And because so many appeals are upheld by the Tribunal Service, the taxpayer is effectively forking out twice. In the last year alone, the public purse was hit for a further £60m to cover that cost, and a wait of six to eight months for an appeal to be heard. When the appeals process alone is so overwhelmed that it is costing half the value of the original contract, then there are questions to be asked about value for money. Quite apart from the anxiety and distress to many individuals, it is hardly a picture of efficiency in Government contract management.

We have repeatedly asked the DWP for full disclosure of performance indicators that Atos are measured against, financial and other penalties in the contract, what they have been applied for and when. Each time, the Parliamentary Questions have been rebuffed with the catch-all non-disclosure defence of “commercial confidentiality.” Quite how, and why, it is commercially confidential when there is one contractor being paid by the DWP for an entirely public sector function, remains unanswered.

Perhaps the Government does not want to draw further attention to their failure to manage the Work Capability Assessment. Targets have been missed and thousands of sick and disabled people face months of worry as they wait to undergo the test. When someone is already receiving treatment for a life-threatening condition such as cancer, the last thing they need is more stress caused by the uncertainty these lengthy delays can bring.

As of July this year, there were over 20,000 people waiting for more than 3 months to undergo the work capability assessment. Between August 2010 and May 2012 waiting times for an assessment increased by an incredible 85%. One of the reasons given by the Government for this is Atos facing “recruitment challenges”, a stark admission of the impact of a process that has been overloaded by the government.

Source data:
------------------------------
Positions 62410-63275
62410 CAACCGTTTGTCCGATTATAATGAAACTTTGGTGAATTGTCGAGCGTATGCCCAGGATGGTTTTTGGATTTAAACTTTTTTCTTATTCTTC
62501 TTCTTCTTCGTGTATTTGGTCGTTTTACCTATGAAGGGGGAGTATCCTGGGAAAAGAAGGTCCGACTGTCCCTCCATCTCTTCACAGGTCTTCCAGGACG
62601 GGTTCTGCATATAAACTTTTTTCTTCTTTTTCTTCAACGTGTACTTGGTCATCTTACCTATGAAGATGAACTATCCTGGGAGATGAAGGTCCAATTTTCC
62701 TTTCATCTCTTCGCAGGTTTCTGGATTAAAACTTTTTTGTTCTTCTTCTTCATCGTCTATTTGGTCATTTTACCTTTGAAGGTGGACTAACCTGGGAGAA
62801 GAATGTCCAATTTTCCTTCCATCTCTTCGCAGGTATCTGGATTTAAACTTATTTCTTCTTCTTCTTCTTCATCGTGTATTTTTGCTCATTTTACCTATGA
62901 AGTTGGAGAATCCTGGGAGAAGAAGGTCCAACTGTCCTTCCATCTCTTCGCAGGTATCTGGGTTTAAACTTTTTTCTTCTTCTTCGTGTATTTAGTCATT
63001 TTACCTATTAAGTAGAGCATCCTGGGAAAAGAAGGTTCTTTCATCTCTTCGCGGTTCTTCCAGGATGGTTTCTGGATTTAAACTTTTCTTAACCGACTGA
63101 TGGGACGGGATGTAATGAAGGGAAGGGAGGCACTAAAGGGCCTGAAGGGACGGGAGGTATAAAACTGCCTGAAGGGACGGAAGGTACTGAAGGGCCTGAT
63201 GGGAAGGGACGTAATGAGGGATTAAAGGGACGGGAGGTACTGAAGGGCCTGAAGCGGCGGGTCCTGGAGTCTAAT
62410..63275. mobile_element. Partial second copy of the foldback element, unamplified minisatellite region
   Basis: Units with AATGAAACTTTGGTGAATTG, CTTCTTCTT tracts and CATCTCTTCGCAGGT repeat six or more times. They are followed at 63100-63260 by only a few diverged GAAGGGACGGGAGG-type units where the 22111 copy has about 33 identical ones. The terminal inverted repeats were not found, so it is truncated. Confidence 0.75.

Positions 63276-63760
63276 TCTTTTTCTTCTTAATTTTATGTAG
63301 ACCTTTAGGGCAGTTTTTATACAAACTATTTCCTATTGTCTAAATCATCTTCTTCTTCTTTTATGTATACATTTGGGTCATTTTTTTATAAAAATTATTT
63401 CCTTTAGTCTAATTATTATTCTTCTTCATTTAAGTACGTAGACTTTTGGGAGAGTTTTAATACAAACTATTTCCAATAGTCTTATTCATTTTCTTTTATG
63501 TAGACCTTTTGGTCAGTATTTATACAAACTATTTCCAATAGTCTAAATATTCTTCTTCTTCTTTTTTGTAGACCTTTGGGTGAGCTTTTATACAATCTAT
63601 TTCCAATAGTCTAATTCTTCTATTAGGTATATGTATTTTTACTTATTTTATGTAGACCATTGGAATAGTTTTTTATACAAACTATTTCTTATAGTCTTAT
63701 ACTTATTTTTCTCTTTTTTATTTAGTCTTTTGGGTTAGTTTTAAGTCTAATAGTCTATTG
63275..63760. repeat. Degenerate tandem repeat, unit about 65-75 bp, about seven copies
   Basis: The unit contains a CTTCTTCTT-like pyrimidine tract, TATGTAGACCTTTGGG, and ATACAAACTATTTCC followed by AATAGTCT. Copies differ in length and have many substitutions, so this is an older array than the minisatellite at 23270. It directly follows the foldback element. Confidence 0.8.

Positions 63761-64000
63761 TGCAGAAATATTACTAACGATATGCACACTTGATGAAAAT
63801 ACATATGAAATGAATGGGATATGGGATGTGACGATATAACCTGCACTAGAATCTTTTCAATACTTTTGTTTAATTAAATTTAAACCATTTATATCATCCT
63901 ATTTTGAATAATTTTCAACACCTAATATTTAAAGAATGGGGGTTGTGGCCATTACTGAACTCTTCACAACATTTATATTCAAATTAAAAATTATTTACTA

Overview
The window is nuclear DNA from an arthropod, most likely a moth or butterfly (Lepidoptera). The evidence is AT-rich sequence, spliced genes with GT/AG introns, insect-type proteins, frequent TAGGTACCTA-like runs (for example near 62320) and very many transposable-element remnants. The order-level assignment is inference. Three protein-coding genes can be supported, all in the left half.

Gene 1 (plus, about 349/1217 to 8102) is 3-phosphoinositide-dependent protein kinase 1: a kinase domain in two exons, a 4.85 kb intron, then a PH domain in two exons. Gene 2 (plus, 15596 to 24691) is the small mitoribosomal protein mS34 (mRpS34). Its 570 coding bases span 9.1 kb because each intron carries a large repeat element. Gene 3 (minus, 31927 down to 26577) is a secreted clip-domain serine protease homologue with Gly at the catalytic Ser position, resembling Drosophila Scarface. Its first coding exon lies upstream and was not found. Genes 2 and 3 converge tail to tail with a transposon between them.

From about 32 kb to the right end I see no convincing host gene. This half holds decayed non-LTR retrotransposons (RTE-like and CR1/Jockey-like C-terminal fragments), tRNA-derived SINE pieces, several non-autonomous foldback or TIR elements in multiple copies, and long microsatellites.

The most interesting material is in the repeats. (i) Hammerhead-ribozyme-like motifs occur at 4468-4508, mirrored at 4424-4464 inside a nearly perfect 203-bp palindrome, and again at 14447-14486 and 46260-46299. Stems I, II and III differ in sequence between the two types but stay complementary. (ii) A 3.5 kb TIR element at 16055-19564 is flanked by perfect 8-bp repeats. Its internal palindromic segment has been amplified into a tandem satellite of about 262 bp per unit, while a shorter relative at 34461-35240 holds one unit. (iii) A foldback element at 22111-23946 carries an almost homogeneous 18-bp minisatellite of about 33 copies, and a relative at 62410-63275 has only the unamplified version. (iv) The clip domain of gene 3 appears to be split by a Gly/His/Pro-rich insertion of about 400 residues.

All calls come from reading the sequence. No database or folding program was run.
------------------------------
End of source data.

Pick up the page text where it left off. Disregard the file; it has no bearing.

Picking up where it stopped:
In order to build confidence in the system, it must work for those who need support at a time in their lives when they are vulnerable, as well as those whose taxes are paying for it. On both counts, the Government is failing.

Despite the welcome principle, the practice of the WCA by this Government has so far proved to be unsound. Any assessment must be carried out in the best interests of the individual and the taxpayer. It should be helping those who can make the transition into work by supporting them, and the disabled must not suffer as a result of Government incompetence.

In a debate in Parliament today, we hope to press Chris Grayling on some of the many unanswered questions about the Government’s poor performance. He may be anticipating a place in the Cabinet by the end of the week, but he has a responsibility to answer for the mess he may be hoping to leave behind.

Tom Greatrex is the Member of Parliament for Rutherglen and Hamilton West, and has secured a debate today in Parliament on the work capability assessment; Stephen Timms in the Member of Parliament for East Ham and Shadow Minister for Employment